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The Investment Column: Friends Ivory

FRIENDS IVORY & Sime's profits come from fees for investing other people's money in growth stocks. With 1999 the year of the cyclical stock, it's no wonder that chief executive Peter Jones is saying it has been a disappointing period.

Even though GDP growth is expected to continue around the globe, Mr Jones says Friends Ivory will retain its growth stock investment strategy. He expects rising interest rates to bring about an economic slowdown, which will see growth stocks outperform.

The founding merger and subsequent acquisition of London & Manchester muddies the reported numbers somewhat, but on pro-forma figures Mr Jones is delivering 10 per cent earnings growth. The group continues to hold market-leading positions in ethical investment and sees scope for new pensions business.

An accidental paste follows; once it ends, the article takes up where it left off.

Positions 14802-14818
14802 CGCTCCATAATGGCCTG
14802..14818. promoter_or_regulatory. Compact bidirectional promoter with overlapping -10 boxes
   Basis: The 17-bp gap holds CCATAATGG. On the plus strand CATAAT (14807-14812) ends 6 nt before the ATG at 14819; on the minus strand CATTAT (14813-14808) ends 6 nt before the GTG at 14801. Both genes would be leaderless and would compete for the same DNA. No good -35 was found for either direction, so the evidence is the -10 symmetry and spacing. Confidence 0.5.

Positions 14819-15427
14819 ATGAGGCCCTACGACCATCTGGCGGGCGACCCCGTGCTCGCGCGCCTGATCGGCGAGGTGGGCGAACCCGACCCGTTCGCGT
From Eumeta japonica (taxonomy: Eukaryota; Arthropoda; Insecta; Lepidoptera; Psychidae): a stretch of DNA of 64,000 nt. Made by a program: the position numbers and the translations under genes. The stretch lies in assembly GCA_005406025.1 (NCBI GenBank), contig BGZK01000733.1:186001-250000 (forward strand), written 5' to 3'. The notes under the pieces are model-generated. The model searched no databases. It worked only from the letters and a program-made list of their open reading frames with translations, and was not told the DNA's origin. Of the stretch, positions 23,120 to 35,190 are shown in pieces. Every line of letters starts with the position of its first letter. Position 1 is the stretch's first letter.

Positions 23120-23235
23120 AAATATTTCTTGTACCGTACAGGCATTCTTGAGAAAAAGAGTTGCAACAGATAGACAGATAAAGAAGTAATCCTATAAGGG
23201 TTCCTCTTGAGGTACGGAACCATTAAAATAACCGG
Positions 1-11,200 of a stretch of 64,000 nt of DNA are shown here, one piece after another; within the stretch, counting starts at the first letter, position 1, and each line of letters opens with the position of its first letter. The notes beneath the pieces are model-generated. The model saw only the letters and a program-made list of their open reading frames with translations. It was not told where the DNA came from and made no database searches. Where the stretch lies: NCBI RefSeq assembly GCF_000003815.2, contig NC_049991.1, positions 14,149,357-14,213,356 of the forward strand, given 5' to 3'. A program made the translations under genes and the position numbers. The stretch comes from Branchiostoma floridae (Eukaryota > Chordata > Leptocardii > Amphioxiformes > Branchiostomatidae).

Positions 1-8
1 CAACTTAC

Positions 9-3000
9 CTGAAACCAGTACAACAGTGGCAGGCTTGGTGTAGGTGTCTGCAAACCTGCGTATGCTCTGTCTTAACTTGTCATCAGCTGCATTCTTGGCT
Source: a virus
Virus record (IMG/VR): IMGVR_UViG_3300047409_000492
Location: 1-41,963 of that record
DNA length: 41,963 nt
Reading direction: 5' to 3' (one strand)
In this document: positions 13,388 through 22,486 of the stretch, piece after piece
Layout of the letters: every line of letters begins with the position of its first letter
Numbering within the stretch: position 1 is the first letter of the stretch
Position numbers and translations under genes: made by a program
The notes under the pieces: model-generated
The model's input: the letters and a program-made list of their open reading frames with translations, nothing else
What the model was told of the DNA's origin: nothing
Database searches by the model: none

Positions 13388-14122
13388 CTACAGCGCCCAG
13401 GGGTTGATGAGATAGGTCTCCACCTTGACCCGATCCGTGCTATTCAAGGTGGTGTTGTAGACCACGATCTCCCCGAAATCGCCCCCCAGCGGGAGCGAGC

Friends Ivory will be hoping its excellent five-year investment record will continue to entice clients away from rival managers such as Aberdeen Asset Management and Edinburgh Fund Managers. Analysts expect it to post pre-tax profits of pounds 19m and earnings of 12.5p per share this year.

But investing in Friends Ivory on expectations of substantially increased revenue from management fees is perhaps misjudged. Friends Provident retains a majority stake in the business. It handed pounds 700m of fund management responsibility to Friends Ivory during the half-year - and is seen as the next possible demutualisation candidate.

That makes Friends Ivory's future rather unpredictable. Given the present turmoil within the UK financial services industry, the shares are best avoided.